Whether through a film, or a vacation in a once visited city, or even taking the bus instead of flying, ultimately, any matter of movement is a matter of stagnancy and stillness, any discussion of novelty is a discussion of interest and the appropriate application supposed novelty. I don’t digress by saying that my trip to New York has revolved around these concepts; everyday I spent walking and exploring the city was a day spent exploring a new environment to discover something interesting – if experiencing a novelty wasn’t the core idea to begin with. My vacation is now absolutely and irrevocably over, but the point is that, for a few fleeting days, I overcame the psychological and physical stagnancy that I’m seemingly predetermined to struggle with until the inevitable end. My vacation is undeniably over, but the memories I’ve gained and the experiences I’ve accumulated will always remain interesting.

The journey is over for now, and though it was a repetition of a previously made trip, I must mention the fact that the repeated quest for interest never really ends. Until, of course, The End.

As always, this has been your Admin, the Avid Blogger; comment, subscribe, and criticize, and DO remember! Always look on the BYTE side of life!

-EK

Three Days Left; An Ode to the City of New York and A Brief Summary of My Time So Far (TheByteWeek Issue 15)

It’s a city that wakes up at night, assuming that it ever really does sleep. It’s a city of people who love where they live, and who love that they’re a part of it. It’s a city of opinions that celebrates expression, and dedicates itself to promoting ideas and possibilities. It’s a city that’s almost definitely filled with problems and troubles, but it’s a city filled with new ways to try to solve them. From what I can tell, it’s a city that people actually enjoy living in.

Honestly, New York has been leaving me absolutely fascinated; the people I’ve met have been nothing short of extraordinary, the things I’ve seen have both startled and intrigued me, and the places I’ve visited have done absolutely everything in their power to avoid boring me. I’m not even talking about the historic places, or the museums, or the even restaurants, shops, and bars, I’m referring specifically to the ordinary stuff. The people on the street who I would never get a chance to talk to, much less get to know on a personal level. I’m talking about the day to day events, and the ordinary people who don’t show up on television, online, or in most forms of mass media. The people who pay their taxes, go to work, have trouble staying in touch with friends; the people who enjoy their Saturdays and Sundays, and the people who don’t always have something happening – the regular crowd, as it were.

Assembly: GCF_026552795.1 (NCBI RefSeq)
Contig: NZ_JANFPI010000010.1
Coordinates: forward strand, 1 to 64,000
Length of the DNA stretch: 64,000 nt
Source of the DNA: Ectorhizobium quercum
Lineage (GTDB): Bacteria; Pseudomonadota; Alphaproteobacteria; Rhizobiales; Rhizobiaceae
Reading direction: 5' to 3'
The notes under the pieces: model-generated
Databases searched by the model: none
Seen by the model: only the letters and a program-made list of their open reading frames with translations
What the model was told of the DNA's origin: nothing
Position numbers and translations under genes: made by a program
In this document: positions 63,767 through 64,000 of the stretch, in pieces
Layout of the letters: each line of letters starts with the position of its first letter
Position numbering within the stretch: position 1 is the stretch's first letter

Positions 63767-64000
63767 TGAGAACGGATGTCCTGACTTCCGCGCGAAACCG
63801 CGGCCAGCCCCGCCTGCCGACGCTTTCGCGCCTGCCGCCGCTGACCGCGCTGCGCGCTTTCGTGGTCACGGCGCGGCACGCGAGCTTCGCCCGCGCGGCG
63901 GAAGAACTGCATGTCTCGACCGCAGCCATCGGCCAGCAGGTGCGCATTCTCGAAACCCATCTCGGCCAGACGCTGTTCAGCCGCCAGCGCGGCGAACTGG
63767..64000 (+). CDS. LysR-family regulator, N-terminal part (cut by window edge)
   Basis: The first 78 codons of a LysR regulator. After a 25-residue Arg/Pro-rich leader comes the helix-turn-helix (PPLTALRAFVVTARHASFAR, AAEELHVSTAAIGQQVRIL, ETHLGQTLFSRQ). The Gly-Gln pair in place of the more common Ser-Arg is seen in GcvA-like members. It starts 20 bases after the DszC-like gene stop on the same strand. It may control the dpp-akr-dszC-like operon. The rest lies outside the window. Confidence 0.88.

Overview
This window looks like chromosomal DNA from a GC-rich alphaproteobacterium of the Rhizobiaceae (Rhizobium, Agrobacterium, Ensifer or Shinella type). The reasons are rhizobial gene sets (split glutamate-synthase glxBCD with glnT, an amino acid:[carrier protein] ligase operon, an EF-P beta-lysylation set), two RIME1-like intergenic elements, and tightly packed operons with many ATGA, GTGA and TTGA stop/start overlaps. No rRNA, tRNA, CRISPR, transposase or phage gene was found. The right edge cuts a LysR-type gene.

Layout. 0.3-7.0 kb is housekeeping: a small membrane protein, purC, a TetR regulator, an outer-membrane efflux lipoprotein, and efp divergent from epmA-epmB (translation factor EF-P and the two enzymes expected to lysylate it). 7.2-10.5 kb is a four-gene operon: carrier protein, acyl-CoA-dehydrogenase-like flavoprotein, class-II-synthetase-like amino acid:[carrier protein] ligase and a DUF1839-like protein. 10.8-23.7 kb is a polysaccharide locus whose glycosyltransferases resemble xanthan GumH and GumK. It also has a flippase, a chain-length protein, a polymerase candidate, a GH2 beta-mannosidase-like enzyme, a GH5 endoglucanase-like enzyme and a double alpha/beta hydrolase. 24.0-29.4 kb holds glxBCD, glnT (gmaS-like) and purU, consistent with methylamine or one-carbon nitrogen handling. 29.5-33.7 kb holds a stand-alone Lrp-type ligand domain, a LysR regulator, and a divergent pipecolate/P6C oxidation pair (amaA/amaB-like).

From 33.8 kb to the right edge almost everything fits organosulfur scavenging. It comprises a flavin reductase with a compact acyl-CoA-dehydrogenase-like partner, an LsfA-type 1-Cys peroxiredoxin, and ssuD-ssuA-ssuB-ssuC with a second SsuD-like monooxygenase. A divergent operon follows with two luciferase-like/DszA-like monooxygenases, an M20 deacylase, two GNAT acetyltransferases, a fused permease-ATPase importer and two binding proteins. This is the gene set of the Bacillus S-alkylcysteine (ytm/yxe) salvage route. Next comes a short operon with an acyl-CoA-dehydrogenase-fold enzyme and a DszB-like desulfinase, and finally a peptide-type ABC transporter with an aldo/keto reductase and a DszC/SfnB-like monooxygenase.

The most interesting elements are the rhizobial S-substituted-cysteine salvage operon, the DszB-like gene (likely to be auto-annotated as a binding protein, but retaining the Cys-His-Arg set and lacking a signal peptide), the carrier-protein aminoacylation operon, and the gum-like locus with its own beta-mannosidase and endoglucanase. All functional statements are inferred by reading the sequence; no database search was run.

I’ve spent everyday of my vacation, except for last Friday and today (another Friday), going out and exploring the “Famous” parts of the city – I’ve been to the places that tourists are always instructed to go, I’ve been to the smaller places that the guidebooks claim are “A genuine slice of New York,” I walked across the Brooklyn Bridge just to see what it’s like, and I’ve been at Times Square caught in the rain twice (so I’ve already done two things romantic comedies set in this city force their protagonists to do). I’ve been to the Museum of Modern Art, FAO Schwarz, the Metropolitan Museum of Art, I’ve seen the Apple Store on 5th Ave., and the flagship store for Toy “R” Us (only because they bought out FAO Schwarz sometime back), and I’ve been to Staten Island too (I barely spent anytime there, of course, because I went so I could ride the ferry and see the other islands by boat). I’ve seen Wall St., Washington Square Park, I’ve gone to Columbia University in the City of New York, and New York University, not to mention the time I spent admiring part of The New School’s campus in the Union Square Area.